GARDENER'S MAILBAG: How long can I wait to clean my palms post storm?
Dear Neil: I’ve been listening to you on the radio and reading you here. We’ve cleaned up most of the other shrubs and ground covers that were killed by the February cold. How long do we need to wait on palms?
Oh, those don’t look good, do they? The real answer is hidden down in the crowns of each plant. That’s where the new growth originates. If the crown is lost, the plant is lost. Palms don’t really grow until it gets warm, but these look like it’s going to take more than just warm weather to get them to grow again – it’s going to take a miracle. Wait another 4-6 weeks if you can.
Dear Neil: I wrote to you earlier about my lost xylosmas. I suspected they were gone, but I still hated to read your confirmation. You suggested two hollies, but they appear to be more formal than what I had wanted. Do you have any other shade-tolerant plant you could recommend that would be more open in its habit? We only pruned the xylosmas when they began to get too tall.
I don’t think that Nellie R. Stevens hollies would disappoint you if you let them grow basically unpruned. However, if you wanted something even less structured, you might try rusty blackhaw viburnum. It’s native to much of the eastern half of the state. It thrives in the shade, growing to 12 to 18 feet tall, but it can be trimmed to shorter heights without making it look formally pruned. I have one at the corner of our living room (15 feet away from the house), and it’s been a great servant to our landscape for 25 years. Lovely plant that is well suited to shade.
Dear Neil: We had 8 Japanese blueberry plants that did not fare well during the cold. Would Willowleaf hollies be good replacements for them?
All of a sudden I’m getting lots of questions about Japanese blueberry plants (not related to edible blueberries). They are sensitive to cold temperatures that most of Texas experienced this past February, and yes, if you’re looking for a great shrub in the 8-9 ft. range, Willowleaf hollies would be great choices. There are others as well. Take photos to a Texas Certified Nursery Professional and let him or her advise you as to the ones that best meet your needs.
Dear Neil: My crape myrtles’ trunks have black moldy growth. What can I do to stop it?
That’s sooty mold, a fungus that grows in the honeydew excretion of either aphids or scale insects. To control it, you must actually control the insects. Use a systemic insecticide (Imidacloprid) applied mid-May as a soil drench. General insecticidal sprays and horticultural oils are not nearly as effective. For the record, neither of the insects or the sooty mold causes any serious damage to the crape myrtles.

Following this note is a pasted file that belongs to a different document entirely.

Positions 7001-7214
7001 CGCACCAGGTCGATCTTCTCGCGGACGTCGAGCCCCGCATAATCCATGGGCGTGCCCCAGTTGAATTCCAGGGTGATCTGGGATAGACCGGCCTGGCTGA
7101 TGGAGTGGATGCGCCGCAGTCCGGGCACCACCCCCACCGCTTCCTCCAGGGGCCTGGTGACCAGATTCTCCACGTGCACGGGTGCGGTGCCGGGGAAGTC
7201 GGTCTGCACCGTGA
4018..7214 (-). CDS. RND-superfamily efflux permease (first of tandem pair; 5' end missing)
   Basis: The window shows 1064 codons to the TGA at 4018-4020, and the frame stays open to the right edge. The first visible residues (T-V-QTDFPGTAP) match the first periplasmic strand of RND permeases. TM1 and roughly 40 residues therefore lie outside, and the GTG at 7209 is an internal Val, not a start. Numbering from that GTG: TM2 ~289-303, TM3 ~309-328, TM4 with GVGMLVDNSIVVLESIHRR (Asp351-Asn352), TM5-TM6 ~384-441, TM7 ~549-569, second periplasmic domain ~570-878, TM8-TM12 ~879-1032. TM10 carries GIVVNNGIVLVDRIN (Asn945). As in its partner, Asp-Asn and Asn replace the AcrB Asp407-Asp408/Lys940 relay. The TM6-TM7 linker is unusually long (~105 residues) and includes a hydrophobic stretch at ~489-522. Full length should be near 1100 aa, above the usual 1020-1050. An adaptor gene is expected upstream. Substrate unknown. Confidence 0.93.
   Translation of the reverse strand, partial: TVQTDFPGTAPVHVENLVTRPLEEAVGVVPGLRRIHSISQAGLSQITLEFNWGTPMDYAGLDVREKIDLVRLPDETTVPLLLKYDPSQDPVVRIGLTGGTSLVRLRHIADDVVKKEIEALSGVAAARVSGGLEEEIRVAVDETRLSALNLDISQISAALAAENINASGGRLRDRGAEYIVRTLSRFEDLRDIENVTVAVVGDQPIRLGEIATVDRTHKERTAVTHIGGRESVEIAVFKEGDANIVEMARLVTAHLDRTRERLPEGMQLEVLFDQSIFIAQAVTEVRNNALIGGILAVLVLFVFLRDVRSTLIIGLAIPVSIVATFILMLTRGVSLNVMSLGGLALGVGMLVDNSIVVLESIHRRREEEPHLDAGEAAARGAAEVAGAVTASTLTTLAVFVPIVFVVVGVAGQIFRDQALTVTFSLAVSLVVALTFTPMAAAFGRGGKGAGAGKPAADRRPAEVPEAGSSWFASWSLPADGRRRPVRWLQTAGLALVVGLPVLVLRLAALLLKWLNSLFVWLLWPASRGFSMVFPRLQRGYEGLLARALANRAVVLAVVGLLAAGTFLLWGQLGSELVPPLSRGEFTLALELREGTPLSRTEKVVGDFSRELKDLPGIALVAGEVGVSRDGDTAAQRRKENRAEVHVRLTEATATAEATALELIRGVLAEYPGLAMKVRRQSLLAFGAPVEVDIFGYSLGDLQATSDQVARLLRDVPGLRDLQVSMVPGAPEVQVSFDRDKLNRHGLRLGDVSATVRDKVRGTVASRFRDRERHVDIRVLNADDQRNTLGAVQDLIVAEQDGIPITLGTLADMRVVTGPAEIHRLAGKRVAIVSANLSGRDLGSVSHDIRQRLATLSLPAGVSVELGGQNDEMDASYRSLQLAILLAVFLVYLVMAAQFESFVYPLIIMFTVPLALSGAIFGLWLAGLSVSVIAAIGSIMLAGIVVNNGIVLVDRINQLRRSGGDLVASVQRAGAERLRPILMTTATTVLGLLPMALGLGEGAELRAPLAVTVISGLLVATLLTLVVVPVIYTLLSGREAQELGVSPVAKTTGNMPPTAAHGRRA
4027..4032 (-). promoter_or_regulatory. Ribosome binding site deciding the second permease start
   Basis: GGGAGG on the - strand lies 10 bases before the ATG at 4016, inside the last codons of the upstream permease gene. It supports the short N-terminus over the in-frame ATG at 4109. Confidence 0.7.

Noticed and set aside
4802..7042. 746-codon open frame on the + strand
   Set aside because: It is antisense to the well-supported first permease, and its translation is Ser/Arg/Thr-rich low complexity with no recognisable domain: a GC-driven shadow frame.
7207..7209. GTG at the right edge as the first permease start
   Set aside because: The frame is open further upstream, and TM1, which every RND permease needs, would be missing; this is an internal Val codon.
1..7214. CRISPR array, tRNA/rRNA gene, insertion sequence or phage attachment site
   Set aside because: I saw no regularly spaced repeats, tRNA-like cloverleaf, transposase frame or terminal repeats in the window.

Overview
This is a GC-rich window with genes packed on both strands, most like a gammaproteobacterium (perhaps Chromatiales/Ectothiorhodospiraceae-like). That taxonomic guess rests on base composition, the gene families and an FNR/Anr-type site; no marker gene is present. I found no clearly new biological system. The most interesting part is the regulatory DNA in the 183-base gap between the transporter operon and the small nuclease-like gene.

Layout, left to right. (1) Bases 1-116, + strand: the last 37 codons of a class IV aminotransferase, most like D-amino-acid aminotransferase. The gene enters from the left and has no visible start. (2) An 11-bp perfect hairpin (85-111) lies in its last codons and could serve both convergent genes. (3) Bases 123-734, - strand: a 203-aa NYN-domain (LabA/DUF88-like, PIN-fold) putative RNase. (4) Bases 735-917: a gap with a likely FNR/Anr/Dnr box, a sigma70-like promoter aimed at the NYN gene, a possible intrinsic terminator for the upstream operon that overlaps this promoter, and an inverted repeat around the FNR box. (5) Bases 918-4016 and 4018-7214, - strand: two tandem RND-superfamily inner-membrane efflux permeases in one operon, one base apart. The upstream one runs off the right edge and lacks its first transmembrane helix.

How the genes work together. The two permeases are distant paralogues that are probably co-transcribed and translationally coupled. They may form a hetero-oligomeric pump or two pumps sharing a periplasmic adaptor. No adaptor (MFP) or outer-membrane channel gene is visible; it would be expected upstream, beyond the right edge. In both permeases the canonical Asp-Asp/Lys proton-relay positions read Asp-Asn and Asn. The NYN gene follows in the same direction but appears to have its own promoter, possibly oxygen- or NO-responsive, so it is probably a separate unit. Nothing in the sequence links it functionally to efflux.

Dear Neil: My wife insisted that I help her cover some of our azaleas, camelias and fringe flowers back in February with frost cloth. I told her that it would be just as cold beneath that thin cloth as outside it, but the plants that were protected look great and those that were not covered look pretty rough. Please help me understand how that happens.
Frost cloth blocks the cold winds. It also helps the warmth of the soil stay around the plants’ canopies much as a bed cover will keep body heat around us when it’s cold. I was not a believer the first time I used frost cloth 25 years ago, either, but the proof has been dramatic every year since, and most of all this year! White frost cloth also does not heat up quickly on sunny, cold mornings like green materials do. People who used green types reported just as much damage as people who covered their plants with plastic film (also not good).
Dear Neil: I had 18 Sasanqua camellias I had sculpted for 25 years. The cold killed all of them and I am just sick. Would you plant more, or should I move on to something else?
If you had them for 25 years successfully, they might be good investments again in your part of Texas. We shouldn’t panic into planting only for 100-year cold spells. On the other hand, we shouldn’t plant shrubs, trees and ground covers that are likely to be lost in just a couple of years. I’m especially timid about recommending larger plants such as shade trees that I know come with a risk of freeze loss. But next time, as you saw in the prior question, protect your plants with frost cloth.
Dear Neil: I’ve decided to replace my dead wax myrtles with Nellie R. Stevens hollies as a screen across my back fence. Is there a fertilization schedule that will let me do that as quickly as possible?
Whatever the plant that you’re growing, nitrogen promotes leaf and stem growth. Use a high-quality, all-nitrogen lawn fertilizer every 8-10 weeks starting now and running into early October to keep them growing actively. Even more importantly, water them by hand with a water wand and water breaker. Sprinkler irrigation alone will not be sufficient. The better the job of watering, the more quickly they will grow.
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